Drawing - domain dependent

Mentally prepare

Response from system - measure

0.2

.10/.20

1.1

0.4

-

1.35

-

K

B

P

H

D

M

R

Assumption: expert user

Slide adapted from Newstetter & Martin, Georgia Tech


Midterm review packet stolen borrowed from prof marti hearst

0.2

.10/.20

1.1

0.4

-

1.35

-

K

B

P

H

D

M

R

Raskin’s rules

Rule 0: Initial insertion of candidate M’s

M before K

M before P iff P selects command

i.e. not when P points to arguments

Rule 1: Deletion of anticipated M’s

If an operator following an M is fully anticipated, delete that M.

e.g. when you point and click

Slide adapted from Newstetter & Martin, Georgia Tech


Midterm review packet stolen borrowed from prof marti hearst

0.2

.10/.20

1.1

0.4

-

1.35

-

K

B

P

H

D

M

R

Raskin’s rules

Rule 2: Deletion of M’s within cognitive units

If a string of MK’s belongs to a cognitive unit, delete all M’s but the first.

e.g. 4564.23

Rule 3: Deletion of M’s before consecutive terminators

If a K is a redundant delimiter, delete the M before it.

e.g. )’

Slide adapted from Newstetter & Martin, Georgia Tech


Midterm review packet stolen borrowed from prof marti hearst

0.2

.10/.20

1.1

0.4

-

1.35

-

K

B

P

H

D

M

R

Raskin’s rules

Rule 4: Deletion of M’s that are terminators of commands

If K is a delimiter that follows a constant string, delete the M in front of it.

Rule 5: Deletion of overlapped M’s

Do not count any M that overlaps an R.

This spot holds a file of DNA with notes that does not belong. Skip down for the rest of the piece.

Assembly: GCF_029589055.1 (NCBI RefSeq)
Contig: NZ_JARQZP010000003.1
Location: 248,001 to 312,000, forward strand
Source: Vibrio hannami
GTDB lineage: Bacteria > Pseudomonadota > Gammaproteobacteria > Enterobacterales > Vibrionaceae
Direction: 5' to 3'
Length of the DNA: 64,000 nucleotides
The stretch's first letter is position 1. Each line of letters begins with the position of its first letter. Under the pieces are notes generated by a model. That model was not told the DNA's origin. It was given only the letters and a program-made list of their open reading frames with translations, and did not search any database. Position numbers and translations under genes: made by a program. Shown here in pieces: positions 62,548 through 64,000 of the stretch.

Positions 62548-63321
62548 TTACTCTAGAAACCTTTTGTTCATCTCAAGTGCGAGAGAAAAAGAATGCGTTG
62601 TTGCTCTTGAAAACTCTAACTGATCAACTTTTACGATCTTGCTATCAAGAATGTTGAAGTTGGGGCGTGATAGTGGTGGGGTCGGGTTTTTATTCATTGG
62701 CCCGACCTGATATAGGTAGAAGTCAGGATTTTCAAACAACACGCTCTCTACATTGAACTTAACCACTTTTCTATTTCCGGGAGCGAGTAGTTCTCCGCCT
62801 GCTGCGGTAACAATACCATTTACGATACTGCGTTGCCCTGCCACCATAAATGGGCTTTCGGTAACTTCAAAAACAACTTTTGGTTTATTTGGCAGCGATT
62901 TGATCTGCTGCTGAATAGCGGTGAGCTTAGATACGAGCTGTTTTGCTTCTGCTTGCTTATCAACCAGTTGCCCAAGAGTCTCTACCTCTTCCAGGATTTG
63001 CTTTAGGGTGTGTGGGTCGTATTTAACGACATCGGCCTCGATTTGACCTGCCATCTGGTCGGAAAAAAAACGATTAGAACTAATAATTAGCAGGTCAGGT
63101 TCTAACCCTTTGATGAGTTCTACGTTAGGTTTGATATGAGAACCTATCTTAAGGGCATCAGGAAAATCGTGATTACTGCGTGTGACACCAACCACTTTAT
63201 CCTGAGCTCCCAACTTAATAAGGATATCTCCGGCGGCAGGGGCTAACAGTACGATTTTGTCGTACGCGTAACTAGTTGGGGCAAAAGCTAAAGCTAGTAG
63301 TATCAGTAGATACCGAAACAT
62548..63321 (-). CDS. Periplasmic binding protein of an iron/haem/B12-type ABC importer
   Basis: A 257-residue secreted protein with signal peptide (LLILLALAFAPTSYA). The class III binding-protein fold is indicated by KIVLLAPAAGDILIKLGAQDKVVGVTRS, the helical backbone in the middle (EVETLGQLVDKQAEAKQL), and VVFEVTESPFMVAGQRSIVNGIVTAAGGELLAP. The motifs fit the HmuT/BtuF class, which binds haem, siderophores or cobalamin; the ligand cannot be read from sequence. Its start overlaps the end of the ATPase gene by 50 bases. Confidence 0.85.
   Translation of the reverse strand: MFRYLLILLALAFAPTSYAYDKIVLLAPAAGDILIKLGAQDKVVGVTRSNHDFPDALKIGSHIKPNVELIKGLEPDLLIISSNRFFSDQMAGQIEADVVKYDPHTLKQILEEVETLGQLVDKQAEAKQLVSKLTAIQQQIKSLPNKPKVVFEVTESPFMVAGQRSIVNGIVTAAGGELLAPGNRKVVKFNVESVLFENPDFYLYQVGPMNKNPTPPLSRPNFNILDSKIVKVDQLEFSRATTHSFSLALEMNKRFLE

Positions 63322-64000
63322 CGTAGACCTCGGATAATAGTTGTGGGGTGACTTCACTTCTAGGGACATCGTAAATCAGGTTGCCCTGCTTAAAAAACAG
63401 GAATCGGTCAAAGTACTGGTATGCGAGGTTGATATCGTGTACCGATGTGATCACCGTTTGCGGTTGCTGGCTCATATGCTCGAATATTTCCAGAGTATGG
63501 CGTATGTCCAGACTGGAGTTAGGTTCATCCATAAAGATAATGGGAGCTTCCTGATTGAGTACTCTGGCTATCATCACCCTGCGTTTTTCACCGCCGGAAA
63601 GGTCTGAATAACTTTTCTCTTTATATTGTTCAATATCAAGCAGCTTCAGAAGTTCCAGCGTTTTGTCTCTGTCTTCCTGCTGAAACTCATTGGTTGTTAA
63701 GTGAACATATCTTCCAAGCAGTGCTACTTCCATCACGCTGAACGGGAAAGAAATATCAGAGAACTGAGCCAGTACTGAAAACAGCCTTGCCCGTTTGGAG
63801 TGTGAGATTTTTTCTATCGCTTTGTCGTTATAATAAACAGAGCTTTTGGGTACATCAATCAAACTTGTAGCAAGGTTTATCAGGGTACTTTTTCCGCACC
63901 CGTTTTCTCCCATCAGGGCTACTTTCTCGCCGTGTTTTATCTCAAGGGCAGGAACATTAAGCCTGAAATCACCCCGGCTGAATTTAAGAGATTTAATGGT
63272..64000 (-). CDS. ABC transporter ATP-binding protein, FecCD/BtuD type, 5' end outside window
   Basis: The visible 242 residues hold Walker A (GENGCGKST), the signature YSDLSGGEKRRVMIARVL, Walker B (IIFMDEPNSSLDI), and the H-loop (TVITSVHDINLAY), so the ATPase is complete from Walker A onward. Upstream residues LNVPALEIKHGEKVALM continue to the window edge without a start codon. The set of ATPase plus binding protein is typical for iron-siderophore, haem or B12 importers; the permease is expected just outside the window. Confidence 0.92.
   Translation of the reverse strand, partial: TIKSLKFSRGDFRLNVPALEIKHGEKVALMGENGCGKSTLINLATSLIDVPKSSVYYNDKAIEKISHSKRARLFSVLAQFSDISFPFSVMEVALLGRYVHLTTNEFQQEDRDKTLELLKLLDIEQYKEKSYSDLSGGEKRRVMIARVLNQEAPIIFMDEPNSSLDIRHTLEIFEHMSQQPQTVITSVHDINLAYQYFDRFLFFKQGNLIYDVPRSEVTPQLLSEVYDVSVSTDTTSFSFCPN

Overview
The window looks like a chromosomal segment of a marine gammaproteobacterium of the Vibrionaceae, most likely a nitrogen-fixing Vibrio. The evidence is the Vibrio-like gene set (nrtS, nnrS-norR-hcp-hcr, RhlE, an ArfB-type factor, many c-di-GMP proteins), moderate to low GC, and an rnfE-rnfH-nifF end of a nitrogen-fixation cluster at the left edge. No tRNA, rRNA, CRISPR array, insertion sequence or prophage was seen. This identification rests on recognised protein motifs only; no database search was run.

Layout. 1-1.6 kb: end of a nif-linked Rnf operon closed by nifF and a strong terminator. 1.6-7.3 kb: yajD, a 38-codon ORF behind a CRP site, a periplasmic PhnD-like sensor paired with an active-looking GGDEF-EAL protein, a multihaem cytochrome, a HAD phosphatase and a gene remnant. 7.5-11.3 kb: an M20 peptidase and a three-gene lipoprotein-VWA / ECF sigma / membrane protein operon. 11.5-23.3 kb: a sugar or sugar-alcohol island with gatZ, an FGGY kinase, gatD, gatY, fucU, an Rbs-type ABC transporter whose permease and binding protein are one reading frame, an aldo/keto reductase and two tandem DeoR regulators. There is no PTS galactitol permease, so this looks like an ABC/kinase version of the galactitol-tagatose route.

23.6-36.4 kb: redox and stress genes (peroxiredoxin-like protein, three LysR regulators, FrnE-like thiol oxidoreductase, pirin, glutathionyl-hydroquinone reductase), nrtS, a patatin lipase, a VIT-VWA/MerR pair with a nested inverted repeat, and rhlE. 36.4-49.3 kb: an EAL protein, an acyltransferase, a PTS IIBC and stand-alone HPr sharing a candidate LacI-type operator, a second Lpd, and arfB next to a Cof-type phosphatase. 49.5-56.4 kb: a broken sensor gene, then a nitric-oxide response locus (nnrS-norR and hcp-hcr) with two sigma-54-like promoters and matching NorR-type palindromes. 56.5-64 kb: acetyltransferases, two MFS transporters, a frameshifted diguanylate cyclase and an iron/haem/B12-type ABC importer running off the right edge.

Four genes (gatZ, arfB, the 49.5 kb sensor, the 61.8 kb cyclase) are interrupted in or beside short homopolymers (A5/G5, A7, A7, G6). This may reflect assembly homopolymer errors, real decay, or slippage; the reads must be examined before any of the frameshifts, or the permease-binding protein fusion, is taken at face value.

Slide adapted from Newstetter & Martin, Georgia Tech


Midterm review packet stolen borrowed from prof marti hearst

0.2

.10/.20

1.1

0.4

-

1.35

-

K

B

P

H

D

M

R

Example 1

Temperature Converter

Choose which conversion is desired, then type the temperature and press Enter.

Convert F to C.

Convert C to F.

Apply Rule 0

HPBHKKKKK

HMPMBHMKMKMKMKMK

Apply Rules 1 and 2

HMPBHMKKKKMK

Convert to numbers

.4+1.35+1.1+.20+.4+1.35+4(.2)+1.35+.2

=7.15

Slide adapted from Newstetter & Martin, Georgia Tech


Midterm review packet stolen borrowed from prof marti hearst

0.2

.10/.20

1.1

0.4

-

1.35

-

K

B

P

H

D

M

R

Example 1

Temperature Converter

Choose which conversion is desired, then type the temperature and press Enter.

Convert F to C.

Convert C to F.

Apply Rule 0

HPBHKKKKK

HMPMBHMKMKMKMKMK

Apply Rules 1 and 2

HMPBHMKKKKMK

Convert to numbers

.4+1.35+1.1+.20+.4+1.35+4(.2)+1.35+.2

=7.15

Slide adapted from Newstetter & Martin, Georgia Tech


Example 2

Example 2

  • GUI temperature interface